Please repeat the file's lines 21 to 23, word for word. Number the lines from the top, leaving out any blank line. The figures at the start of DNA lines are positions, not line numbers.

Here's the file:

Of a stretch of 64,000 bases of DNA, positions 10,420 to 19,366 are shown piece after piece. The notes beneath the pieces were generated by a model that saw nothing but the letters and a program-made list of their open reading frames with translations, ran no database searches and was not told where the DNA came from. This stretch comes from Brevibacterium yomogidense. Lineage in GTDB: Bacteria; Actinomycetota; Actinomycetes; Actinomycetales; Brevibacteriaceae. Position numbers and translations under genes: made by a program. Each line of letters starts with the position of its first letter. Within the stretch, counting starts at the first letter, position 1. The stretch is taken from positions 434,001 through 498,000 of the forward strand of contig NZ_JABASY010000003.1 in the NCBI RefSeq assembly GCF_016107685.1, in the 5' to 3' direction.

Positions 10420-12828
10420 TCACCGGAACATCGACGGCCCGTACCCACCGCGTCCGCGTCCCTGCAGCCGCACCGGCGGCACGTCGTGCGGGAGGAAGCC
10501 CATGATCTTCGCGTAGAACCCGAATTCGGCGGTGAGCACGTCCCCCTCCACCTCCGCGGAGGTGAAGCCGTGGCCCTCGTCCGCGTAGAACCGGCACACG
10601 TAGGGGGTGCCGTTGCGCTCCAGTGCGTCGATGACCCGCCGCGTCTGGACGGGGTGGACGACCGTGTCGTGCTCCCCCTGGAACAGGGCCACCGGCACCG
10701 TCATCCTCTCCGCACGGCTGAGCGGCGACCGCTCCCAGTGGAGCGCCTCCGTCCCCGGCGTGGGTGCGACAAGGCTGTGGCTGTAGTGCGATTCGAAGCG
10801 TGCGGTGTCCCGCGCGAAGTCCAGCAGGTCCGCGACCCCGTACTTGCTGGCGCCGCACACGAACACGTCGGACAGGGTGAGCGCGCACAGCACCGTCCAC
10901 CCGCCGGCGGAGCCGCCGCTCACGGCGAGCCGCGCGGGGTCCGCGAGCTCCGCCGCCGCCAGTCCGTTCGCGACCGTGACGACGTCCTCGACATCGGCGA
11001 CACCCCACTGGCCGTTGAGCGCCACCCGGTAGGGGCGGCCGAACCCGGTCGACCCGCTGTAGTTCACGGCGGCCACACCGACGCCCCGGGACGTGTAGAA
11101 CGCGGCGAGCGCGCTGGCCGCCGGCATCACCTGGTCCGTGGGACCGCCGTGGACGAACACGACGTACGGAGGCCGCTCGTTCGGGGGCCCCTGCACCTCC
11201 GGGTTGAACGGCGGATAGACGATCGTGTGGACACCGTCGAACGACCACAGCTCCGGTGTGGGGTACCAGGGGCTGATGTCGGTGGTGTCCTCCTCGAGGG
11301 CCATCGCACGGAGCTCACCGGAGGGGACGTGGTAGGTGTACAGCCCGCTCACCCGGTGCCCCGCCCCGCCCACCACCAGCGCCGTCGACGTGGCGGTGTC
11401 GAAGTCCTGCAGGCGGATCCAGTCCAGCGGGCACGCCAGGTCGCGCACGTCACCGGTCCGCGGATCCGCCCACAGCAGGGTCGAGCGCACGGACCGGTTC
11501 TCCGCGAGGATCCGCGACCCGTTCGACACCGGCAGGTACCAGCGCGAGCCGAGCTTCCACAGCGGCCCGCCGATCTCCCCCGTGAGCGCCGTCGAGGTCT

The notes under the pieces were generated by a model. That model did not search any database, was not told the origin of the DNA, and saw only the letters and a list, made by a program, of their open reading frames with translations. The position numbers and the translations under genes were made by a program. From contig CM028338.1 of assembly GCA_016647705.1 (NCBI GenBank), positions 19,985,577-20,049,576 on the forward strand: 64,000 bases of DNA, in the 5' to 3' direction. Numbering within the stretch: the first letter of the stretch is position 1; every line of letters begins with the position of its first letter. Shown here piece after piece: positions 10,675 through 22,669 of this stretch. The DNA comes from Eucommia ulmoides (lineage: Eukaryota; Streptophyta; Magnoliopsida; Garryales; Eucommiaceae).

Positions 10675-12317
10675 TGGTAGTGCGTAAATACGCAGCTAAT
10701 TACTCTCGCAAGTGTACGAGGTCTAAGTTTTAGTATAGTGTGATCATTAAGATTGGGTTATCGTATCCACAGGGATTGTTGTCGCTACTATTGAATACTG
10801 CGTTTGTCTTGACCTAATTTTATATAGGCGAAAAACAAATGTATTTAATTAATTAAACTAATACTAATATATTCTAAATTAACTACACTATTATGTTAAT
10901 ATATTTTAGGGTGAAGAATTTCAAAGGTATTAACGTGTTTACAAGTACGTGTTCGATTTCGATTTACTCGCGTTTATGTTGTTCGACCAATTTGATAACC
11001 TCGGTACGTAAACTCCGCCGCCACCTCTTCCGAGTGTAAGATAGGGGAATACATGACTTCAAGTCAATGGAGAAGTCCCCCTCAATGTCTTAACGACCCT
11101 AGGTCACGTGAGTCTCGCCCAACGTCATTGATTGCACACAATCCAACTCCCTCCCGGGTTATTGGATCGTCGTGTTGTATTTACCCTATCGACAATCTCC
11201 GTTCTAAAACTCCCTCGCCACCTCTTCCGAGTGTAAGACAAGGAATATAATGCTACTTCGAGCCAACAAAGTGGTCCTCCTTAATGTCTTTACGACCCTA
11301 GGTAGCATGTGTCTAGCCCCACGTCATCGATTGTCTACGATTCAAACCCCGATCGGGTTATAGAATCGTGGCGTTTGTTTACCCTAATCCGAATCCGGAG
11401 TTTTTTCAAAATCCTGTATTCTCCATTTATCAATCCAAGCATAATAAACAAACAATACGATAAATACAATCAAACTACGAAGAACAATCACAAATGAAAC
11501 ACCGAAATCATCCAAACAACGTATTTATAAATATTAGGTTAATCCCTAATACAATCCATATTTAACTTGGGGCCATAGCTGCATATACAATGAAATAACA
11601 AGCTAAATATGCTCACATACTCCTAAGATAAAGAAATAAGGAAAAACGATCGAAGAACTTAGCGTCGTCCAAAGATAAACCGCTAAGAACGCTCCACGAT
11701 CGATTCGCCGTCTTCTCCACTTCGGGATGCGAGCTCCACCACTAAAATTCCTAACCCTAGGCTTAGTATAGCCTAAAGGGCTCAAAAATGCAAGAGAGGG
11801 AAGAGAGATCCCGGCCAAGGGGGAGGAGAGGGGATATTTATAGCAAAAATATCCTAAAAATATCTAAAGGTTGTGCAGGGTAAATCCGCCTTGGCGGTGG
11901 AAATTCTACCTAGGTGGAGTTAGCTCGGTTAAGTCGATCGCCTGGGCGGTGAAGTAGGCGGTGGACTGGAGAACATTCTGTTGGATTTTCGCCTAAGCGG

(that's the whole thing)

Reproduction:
11001 TCGGTACGTAAACTCCGCCGCCACCTCTTCCGAGTGTAAGATAGGGGAATACATGACTTCAAGTCAATGGAGAAGTCCCCCTCAATGTCTTAACGACCCT
11101 AGGTCACGTGAGTCTCGCCCAACGTCATTGATTGCACACAATCCAACTCCCTCCCGGGTTATTGGATCGTCGTGTTGTATTTACCCTATCGACAATCTCC
11201 GTTCTAAAACTCCCTCGCCACCTCTTCCGAGTGTAAGACAAGGAATATAATGCTACTTCGAGCCAACAAAGTGGTCCTCCTTAATGTCTTTACGACCCTA